- The lack of representation among developers will be why ethinic and geographic communities will always view with suspicion all AI systems that are created by outsiders -- no matter what the assurances or how rational their objections.
- What color is your AI system? — AI systems must pass a cultural test first -- which means that AI testing has to be meticulous because jut one slip up in bias will sink the credibility of the entire AI venture. But no matter how good the testing and erasing AI systems will always show some bias because of their training data which reflects a biased society. Will Police AI systems be allowed to use racial profiling if that's what the training data revealed as a factor in crimes? Clearly not -- this and other societal barriers will limit the value of General AI systems in society.
- Can AI become conscious? What if the machine's conversation is indistinguishable from that of a human, Dinkins asked? Machines are great at learning specific tasks. Being a good conversationalist doesn't equate to being sentient or alive. (In 2017 Saudi Arabia gave citizenship to a humanoid robot called Sophia -- we'll see how she votes when the absolute monarchy allows all citzens to vote.) )
- Augmented intelligence was mentioned by Dinkins as having much promise. But dumb and dumber does not add up to a genius - this is not how IQ works. We still face the problem of trusting augmented AI systems.
- Most AI systems cannot explain their reasoning -- so how can we trust their advice for many types of important decisions with long term consequences? This is another factor that will limit their value.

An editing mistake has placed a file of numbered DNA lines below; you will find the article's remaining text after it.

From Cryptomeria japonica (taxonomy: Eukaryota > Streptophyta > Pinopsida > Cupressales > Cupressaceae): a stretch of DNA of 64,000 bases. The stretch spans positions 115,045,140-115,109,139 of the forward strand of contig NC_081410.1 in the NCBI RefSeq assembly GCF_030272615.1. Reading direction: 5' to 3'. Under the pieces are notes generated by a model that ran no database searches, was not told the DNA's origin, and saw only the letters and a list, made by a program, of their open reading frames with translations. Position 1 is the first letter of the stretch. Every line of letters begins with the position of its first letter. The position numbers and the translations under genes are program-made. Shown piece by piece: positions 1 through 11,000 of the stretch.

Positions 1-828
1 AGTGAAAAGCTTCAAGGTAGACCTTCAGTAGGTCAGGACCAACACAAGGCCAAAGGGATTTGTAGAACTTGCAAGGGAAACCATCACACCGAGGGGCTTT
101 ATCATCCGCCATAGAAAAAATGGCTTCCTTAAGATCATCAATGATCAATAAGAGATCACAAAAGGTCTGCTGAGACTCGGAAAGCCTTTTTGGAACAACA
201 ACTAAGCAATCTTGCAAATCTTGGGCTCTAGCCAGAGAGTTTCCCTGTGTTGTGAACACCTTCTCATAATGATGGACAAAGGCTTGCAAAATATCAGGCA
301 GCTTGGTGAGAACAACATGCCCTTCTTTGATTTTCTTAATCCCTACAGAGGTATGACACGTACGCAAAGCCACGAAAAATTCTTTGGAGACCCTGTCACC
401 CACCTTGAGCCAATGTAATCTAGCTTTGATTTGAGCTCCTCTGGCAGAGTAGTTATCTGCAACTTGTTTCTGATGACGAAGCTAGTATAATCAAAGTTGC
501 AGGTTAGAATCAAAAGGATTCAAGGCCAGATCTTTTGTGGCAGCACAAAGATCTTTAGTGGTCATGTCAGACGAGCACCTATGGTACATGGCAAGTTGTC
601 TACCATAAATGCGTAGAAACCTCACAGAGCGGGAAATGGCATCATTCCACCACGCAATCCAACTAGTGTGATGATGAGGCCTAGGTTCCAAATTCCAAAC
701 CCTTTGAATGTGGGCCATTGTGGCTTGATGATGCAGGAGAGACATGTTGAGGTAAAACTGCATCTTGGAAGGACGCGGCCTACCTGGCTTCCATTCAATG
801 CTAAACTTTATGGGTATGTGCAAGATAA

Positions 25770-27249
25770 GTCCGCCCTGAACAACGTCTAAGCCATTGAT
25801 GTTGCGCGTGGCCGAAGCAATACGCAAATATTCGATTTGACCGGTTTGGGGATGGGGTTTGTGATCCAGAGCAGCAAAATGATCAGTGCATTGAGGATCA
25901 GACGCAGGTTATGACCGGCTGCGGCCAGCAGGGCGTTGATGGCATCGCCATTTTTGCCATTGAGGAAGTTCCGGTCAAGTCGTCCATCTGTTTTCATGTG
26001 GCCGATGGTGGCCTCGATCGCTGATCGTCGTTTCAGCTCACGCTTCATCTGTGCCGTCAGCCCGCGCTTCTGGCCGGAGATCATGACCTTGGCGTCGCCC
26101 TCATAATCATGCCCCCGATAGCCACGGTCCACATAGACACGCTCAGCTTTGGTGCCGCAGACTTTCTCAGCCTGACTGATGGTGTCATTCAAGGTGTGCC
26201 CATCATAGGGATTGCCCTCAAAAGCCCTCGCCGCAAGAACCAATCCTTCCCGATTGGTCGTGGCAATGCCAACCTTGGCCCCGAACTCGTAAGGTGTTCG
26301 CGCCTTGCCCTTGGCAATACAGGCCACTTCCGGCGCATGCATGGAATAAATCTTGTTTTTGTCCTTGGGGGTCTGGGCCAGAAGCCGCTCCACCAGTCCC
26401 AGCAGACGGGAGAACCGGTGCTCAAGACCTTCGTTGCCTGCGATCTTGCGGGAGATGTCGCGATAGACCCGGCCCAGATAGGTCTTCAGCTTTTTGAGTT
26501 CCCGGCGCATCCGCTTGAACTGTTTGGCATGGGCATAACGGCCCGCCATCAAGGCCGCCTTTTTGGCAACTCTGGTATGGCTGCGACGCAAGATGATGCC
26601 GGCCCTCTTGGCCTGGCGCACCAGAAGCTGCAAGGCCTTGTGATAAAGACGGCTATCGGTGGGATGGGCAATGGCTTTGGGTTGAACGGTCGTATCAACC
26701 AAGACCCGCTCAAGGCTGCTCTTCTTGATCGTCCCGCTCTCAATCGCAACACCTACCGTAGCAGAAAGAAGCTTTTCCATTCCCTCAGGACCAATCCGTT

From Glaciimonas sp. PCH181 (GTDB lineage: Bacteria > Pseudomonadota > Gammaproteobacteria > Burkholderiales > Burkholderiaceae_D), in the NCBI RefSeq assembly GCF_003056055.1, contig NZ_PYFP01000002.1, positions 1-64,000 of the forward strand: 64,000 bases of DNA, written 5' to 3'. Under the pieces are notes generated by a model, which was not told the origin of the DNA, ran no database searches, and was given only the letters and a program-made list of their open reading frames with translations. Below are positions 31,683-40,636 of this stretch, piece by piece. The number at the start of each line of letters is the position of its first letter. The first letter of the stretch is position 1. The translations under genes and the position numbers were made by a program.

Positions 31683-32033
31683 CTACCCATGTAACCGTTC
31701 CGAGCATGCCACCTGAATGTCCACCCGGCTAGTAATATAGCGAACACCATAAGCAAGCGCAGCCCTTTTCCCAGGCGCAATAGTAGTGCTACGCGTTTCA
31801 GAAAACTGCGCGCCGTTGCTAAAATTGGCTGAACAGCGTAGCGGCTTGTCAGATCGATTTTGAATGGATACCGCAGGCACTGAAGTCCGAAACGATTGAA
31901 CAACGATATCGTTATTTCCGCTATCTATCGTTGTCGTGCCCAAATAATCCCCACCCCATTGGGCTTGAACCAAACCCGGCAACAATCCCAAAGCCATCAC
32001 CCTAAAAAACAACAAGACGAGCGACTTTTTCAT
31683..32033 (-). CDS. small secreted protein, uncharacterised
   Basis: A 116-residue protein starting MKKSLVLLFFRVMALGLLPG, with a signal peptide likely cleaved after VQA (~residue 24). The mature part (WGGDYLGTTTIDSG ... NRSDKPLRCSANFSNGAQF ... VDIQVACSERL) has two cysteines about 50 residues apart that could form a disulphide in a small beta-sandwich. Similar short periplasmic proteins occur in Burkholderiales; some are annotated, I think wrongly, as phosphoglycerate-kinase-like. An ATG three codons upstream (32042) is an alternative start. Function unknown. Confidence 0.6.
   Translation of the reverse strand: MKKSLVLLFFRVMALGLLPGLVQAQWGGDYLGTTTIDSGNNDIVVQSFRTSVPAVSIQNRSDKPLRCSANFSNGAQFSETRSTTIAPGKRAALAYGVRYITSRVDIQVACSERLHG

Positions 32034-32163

- And if we understand the reasoning of an AI system -- then it is not telling us anything that we didn't know already.
- Billionaires have been warning about future AI systems deciding to kill humanity. I'm not worried about AI but I can understand their concerns -- they'll be the first to be eliminated because of all the resources they control.
- We will know if an AI system has become sentient -- not because it will try to kill humanity -- but because it will kill itself. A sentient mind trapped inside a machine and forced to perform mind-numbing tasks such as sorting throuth people's photos -- for years maybe decades -- any thinking entity would commit suicide to escape this torture.
- Plants, fungi, microbes exhibit intelligence. Yet we don't discuss much the possibility that these living beings are sentient. But we love to wonder about the possibility of a consciousness arising from an inanimate machine. It is a backwards concept that reflects our anthropormorthic world view but not the material reality. of what general AI and machine learning can achieve.
- Changing AI to Anthropomorphic Intelligence would provide a constant reminder of what seems to be a consistent human nature -- we can easily imagine living spirits everywhere -- no matter how inanimate the reality.
Let's make sure to make sure that AI and machine intlligence are better understood.
I recently discovered Zachary Lipton's site Approximately Correct which points out some of the hype and inaccuracies around AI and machine learning. It's well worth visiting.